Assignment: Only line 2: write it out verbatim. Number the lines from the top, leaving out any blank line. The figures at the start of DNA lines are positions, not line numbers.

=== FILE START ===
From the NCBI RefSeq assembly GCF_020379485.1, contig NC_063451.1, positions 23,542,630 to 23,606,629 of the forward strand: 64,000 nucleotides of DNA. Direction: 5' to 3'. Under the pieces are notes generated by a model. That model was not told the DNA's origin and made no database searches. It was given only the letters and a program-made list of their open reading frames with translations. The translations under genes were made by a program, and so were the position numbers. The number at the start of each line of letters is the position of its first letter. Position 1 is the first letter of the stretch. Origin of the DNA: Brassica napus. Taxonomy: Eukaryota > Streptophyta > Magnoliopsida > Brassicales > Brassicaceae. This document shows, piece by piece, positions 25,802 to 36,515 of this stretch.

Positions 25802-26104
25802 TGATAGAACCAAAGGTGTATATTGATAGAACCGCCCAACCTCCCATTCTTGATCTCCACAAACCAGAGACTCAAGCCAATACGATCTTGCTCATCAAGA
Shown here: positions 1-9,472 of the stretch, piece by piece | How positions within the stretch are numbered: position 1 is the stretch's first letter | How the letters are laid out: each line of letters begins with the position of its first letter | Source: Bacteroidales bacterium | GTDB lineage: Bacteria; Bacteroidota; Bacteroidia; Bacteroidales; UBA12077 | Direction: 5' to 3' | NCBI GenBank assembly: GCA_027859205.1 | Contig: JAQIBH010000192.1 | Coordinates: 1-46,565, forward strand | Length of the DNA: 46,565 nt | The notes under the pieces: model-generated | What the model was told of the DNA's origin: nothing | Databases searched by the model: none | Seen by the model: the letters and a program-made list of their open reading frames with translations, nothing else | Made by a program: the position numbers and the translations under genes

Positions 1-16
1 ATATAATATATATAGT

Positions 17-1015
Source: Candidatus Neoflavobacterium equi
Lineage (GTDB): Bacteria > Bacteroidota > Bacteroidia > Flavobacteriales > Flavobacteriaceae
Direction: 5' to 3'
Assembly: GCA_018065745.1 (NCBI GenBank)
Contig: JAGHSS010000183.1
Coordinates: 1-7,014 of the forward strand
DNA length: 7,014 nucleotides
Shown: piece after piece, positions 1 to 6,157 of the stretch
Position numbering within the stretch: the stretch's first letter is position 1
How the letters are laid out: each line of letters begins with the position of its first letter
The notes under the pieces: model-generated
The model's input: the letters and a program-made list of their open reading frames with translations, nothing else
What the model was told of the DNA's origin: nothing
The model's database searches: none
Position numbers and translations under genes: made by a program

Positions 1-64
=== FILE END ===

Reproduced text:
Positions 25802-26104